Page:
Friday, November 29, 2013
Legarda Highlights PHL’s Gender Equality Policies in Brussels Forum
MANILA-Senator Loren Legarda highlighted the Philippines’ success in crafting and implementing laws on gender equality at the Women in Parliaments Global Forum Annual Summit on November 27 in Brussels, Belgium.
Legarda, as President Benigno Aquino III’s representative to the forum, received the Award for Leadership on Closing the Gender Gap (Winner by Region: Southeast Asia).
“Filipino women play an important role in the Philippine society. They are present in more than a hundred countries around the world, caring for children and parents not their own, and operating businesses and industries as part of the force that drives the growth of the global community,” she said, noting that 60% of Filipinos overseas are women.
The Senator said that policies promoting women’s rights are vital instruments in closing the gender gap in the Philippines.
The Expanded Anti-trafficking in Persons Act, a law she principally sponsored, ensures greater protection for women and children.
Under this law, recruitment in the guise of domestic or overseas employment for sexual exploitation, forced labor or involuntary debt bondage, recruitment of any Filipino woman to marry a foreigner, engagement in sex tourism, recruitment for organ removal, and recruitment of a child to engage in armed activities abroad are considered human trafficking.
“A number of laws have been adopted by the Philippines with the Filipino women on top of mind. These include the Magna Carta of Women, which ensures that the rights of women are guaranteed by the State; the Disaster Risk Reduction and Management Act, which provides for a gender-responsive and proactive response in lessening the impacts of disasters and climate change; and, the Domestic Workers Act, which effectively brings domestic workers, the vast majority of whom are women, within the full and formal protection of our laws and government,” said Legarda.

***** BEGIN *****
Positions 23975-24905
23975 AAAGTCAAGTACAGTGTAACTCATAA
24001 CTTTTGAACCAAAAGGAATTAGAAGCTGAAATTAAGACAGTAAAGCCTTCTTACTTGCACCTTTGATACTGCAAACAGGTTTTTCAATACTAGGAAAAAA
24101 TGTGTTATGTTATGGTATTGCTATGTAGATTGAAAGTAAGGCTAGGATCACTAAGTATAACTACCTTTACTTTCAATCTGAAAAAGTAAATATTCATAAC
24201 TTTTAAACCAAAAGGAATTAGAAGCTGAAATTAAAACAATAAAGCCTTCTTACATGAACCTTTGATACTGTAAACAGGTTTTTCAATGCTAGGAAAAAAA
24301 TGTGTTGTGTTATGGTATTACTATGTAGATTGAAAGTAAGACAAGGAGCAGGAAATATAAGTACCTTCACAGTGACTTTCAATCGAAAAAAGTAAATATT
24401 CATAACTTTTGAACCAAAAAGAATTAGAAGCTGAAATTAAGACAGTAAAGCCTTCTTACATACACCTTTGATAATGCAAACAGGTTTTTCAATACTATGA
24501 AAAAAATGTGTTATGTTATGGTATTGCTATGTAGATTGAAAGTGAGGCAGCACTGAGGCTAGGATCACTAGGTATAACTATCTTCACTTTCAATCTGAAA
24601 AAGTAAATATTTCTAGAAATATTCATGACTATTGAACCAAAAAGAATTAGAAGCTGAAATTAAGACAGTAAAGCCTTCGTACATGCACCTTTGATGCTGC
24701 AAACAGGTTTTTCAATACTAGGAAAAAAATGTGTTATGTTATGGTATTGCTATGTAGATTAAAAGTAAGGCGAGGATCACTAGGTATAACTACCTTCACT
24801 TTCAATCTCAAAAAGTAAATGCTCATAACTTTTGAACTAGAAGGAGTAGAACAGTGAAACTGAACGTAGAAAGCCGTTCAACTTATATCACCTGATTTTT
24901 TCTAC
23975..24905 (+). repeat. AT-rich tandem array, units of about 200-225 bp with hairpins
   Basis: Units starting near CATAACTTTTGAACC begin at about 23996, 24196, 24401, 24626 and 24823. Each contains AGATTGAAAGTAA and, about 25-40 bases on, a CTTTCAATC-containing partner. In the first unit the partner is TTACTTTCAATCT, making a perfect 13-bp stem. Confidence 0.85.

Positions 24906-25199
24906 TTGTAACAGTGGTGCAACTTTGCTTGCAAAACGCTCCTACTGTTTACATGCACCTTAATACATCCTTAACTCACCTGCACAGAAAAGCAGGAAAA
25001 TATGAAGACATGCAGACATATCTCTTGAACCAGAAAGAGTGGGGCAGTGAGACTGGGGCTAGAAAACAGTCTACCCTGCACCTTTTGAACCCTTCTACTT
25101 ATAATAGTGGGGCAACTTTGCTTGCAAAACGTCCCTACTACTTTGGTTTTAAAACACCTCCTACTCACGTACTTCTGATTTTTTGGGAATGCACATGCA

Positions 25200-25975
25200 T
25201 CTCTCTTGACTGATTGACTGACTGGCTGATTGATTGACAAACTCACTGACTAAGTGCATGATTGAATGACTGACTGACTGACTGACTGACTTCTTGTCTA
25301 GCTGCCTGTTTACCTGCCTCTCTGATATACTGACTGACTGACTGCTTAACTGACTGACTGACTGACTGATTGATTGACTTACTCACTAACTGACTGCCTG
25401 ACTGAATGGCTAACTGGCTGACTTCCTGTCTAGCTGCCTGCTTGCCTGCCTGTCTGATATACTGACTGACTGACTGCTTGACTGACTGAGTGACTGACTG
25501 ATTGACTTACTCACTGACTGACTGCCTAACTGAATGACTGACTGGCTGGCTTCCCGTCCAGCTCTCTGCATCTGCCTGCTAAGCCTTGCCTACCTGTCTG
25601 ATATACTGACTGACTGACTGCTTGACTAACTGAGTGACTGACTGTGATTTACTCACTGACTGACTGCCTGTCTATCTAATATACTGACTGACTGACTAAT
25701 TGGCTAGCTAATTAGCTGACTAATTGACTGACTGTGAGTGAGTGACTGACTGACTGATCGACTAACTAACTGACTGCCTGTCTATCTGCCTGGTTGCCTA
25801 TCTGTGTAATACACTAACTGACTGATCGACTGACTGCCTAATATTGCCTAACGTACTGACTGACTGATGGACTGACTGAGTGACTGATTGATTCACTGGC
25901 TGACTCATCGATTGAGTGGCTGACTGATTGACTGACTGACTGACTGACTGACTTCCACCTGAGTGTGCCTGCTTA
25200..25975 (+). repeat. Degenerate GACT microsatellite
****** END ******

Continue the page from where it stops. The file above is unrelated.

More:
She also highlighted the important role of women in addressing the so-called “new norm”, stressing the capability of women to be at the forefront of disaster prevention and climate change adaptation efforts.
“In the Philippines, women have effectively been at the frontline of building community resilience. In the Municipality of San Francisco in Camotes Island, Cebu, one of the UN’s model communities worldwide, 90% of officers in charge of environmental protection and disaster prevention programs in each zone are women,” Legarda said.
She added that a group of women farmers in Montalban, Rizal has been practicing a farming method that can adapt to prolonged rainy season; while a group of women fisherfolk in Hinatuan, Surigao del Sur reforested a total of 136 hectares of mangrove to protect their settlements from storm surges and secure additional source of food for their families.
“Women have a wealth of capacities that need to be harnessed, and we must provide them the needed support to have the confidence to lead and continue with the journey of improving the lives and securing the rights of women around the world,” Legarda concluded.
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